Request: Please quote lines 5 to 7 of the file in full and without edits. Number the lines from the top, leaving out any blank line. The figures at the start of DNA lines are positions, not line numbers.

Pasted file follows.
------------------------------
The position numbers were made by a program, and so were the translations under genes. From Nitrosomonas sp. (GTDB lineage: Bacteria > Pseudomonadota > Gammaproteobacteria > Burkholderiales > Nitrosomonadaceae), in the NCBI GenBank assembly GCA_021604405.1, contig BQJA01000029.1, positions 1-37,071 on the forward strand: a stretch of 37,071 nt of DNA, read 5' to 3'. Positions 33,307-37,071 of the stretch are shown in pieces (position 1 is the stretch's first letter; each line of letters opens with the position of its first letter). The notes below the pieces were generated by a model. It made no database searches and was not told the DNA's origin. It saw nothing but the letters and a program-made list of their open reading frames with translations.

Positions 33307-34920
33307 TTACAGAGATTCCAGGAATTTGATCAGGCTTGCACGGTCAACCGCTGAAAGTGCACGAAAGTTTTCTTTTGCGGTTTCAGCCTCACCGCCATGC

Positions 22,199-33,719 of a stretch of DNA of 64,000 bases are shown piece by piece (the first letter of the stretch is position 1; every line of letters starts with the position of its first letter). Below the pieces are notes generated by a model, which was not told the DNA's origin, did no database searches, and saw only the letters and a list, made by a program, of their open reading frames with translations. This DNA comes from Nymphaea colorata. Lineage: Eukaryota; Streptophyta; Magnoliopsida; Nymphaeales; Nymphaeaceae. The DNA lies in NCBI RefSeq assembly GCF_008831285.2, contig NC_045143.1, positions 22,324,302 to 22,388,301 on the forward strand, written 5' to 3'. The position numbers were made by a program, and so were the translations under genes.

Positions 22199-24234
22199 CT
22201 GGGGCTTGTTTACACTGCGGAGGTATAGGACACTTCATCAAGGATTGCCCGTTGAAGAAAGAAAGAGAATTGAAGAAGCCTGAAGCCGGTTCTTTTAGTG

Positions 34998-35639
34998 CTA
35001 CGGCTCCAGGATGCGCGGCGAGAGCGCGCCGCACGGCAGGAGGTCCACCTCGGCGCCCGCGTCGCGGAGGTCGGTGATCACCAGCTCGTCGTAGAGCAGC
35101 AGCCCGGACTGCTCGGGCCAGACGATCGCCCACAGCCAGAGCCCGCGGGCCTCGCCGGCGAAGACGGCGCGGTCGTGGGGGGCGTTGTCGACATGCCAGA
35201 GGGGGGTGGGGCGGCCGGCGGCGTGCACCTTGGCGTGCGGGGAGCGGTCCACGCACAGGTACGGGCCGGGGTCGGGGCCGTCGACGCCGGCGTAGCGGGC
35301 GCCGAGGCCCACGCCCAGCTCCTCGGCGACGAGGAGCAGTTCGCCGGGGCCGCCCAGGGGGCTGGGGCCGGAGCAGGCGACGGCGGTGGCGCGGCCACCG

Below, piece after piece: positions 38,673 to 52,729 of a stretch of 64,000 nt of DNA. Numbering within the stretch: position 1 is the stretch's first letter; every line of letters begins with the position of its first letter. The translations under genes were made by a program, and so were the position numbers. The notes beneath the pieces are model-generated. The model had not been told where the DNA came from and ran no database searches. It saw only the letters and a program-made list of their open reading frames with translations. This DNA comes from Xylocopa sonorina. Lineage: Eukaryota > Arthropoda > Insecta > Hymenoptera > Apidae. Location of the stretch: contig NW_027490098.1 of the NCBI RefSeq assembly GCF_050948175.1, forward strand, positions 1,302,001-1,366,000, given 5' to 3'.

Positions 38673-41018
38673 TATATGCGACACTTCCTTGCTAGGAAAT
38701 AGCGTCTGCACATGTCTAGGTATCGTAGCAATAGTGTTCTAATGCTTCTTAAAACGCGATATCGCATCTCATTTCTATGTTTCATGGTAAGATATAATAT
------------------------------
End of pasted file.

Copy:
Positions 22199-24234
22199 CT
22201 GGGGCTTGTTTACACTGCGGAGGTATAGGACACTTCATCAAGGATTGCCCGTTGAAGAAAGAAAGAGAATTGAAGAAGCCTGAAGCCGGTTCTTTTAGTG